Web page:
It was a little after dark when he woke up in the same position. He held still for a moment, adjusting, making sure there was nothing that had actually awakened him When he was sure they were still alone, he slowly pulled her tighter against him, pressing his cheek against the top of her head. “My Lady?” he whispered.
Iaondrin opened her eyes and looked around the darkened room. The threads were quiet. “Time to get up.”
“We can move you to the bed if you want,” Bryan answered. He used his free hand to rub at his eyes.
“You think I’m actually going to sleep?” She should – she had never really dozed with him, but had simply sat curled up against him watching the shadows grow and he colors of the threads settle into their own rest. “Is your friend going to come back to the room, or is he going to wait outside for something to happen?”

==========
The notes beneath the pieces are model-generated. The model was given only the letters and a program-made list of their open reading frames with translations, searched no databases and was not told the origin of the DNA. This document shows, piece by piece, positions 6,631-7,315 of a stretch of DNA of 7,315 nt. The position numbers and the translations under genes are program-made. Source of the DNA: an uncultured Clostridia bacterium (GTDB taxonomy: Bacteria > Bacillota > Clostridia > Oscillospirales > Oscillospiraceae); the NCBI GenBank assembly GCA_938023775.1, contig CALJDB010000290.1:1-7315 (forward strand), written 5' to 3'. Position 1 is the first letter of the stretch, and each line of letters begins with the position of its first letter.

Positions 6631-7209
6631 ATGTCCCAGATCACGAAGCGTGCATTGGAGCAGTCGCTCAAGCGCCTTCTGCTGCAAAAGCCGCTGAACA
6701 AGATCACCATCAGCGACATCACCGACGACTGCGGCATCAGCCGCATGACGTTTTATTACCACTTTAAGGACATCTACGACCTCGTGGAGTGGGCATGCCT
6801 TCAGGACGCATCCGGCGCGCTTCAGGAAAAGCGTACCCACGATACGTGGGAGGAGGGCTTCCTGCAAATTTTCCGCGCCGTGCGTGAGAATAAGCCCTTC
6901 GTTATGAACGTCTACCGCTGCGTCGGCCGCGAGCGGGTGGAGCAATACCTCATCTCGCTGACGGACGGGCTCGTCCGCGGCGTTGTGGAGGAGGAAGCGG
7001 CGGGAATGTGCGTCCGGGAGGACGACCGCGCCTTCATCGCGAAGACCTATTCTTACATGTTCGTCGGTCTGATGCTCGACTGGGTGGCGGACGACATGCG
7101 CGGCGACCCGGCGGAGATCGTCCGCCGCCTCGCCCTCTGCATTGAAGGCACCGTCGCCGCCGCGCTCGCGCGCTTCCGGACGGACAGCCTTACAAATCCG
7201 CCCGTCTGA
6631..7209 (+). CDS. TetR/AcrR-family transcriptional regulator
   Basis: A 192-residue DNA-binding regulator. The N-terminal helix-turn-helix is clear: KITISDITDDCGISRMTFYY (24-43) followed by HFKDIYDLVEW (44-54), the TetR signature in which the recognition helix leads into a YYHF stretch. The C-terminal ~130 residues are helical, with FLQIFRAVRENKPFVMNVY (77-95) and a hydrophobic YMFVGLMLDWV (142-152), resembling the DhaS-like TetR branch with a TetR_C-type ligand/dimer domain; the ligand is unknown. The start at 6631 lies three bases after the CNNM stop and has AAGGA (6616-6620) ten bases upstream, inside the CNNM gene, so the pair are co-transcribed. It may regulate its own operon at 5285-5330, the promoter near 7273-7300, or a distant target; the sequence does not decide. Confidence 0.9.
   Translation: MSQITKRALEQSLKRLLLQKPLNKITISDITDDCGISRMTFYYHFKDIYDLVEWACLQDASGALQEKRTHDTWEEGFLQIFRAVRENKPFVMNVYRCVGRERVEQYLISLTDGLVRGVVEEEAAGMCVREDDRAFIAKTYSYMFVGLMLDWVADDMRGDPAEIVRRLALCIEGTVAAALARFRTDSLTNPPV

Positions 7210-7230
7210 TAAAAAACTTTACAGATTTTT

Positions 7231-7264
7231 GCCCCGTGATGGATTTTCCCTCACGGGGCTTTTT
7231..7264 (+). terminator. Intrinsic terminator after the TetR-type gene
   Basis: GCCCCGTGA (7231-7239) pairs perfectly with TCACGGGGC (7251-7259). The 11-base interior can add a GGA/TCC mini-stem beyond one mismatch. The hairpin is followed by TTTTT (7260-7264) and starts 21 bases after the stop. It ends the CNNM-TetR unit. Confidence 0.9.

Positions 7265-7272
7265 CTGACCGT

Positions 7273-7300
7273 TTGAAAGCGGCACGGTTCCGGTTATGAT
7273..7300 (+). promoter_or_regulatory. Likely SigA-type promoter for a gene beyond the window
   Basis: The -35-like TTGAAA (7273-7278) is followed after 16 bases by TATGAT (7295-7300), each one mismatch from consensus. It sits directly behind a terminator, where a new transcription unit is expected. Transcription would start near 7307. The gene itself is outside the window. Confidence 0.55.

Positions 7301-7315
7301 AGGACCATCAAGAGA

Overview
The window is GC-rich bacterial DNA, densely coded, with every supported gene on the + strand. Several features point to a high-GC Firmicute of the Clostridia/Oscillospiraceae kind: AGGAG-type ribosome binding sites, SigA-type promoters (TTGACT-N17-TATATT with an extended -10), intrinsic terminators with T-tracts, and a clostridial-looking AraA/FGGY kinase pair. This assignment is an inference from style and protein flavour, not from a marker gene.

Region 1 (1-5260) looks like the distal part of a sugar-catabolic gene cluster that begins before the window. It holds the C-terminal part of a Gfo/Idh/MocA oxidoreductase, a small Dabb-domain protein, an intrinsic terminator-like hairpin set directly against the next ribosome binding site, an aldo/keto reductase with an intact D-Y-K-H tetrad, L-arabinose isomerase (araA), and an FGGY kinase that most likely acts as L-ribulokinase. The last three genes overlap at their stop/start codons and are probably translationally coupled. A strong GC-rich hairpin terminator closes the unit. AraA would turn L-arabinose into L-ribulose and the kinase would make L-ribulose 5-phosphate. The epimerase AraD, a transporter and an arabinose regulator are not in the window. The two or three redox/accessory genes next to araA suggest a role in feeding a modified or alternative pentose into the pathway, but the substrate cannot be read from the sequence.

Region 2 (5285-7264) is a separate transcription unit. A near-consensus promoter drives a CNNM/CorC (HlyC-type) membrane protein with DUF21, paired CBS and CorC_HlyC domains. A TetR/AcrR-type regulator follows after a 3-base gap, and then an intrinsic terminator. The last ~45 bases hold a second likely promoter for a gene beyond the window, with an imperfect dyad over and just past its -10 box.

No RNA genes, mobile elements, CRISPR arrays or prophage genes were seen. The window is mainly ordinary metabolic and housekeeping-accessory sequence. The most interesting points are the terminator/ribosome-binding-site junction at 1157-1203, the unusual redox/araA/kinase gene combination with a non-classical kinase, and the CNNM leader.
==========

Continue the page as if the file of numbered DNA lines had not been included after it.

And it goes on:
“He’ll probably be lurking around somewhere. If I, or we, can handle whoever comes, so much the better and we still have a secret ally. Even if he has to help, I want to keep his involvement secret as long as possible. Let them wonder how I am able to hold off everything they are throwing at us.” Bryan paused for a moment, reveling in her warmth against him. “If you’re planning on helping me tonight, you may want to change out of the dress.”
“I know.” If she had been better trained as a mage, it wouldn’t have mattered so much, but she needed to be able to move more freely than even this light gown would allow. But when she moved, it was not to sit up or stand. Instead, she snaked one arm under his back and the other across his stomach. “I’m not trying to pick your pocket here,” she said in an almost-whisper. Though she knew he would hardly mind, it made her more nervous than she had expected, and she needed the joke to try to cover that.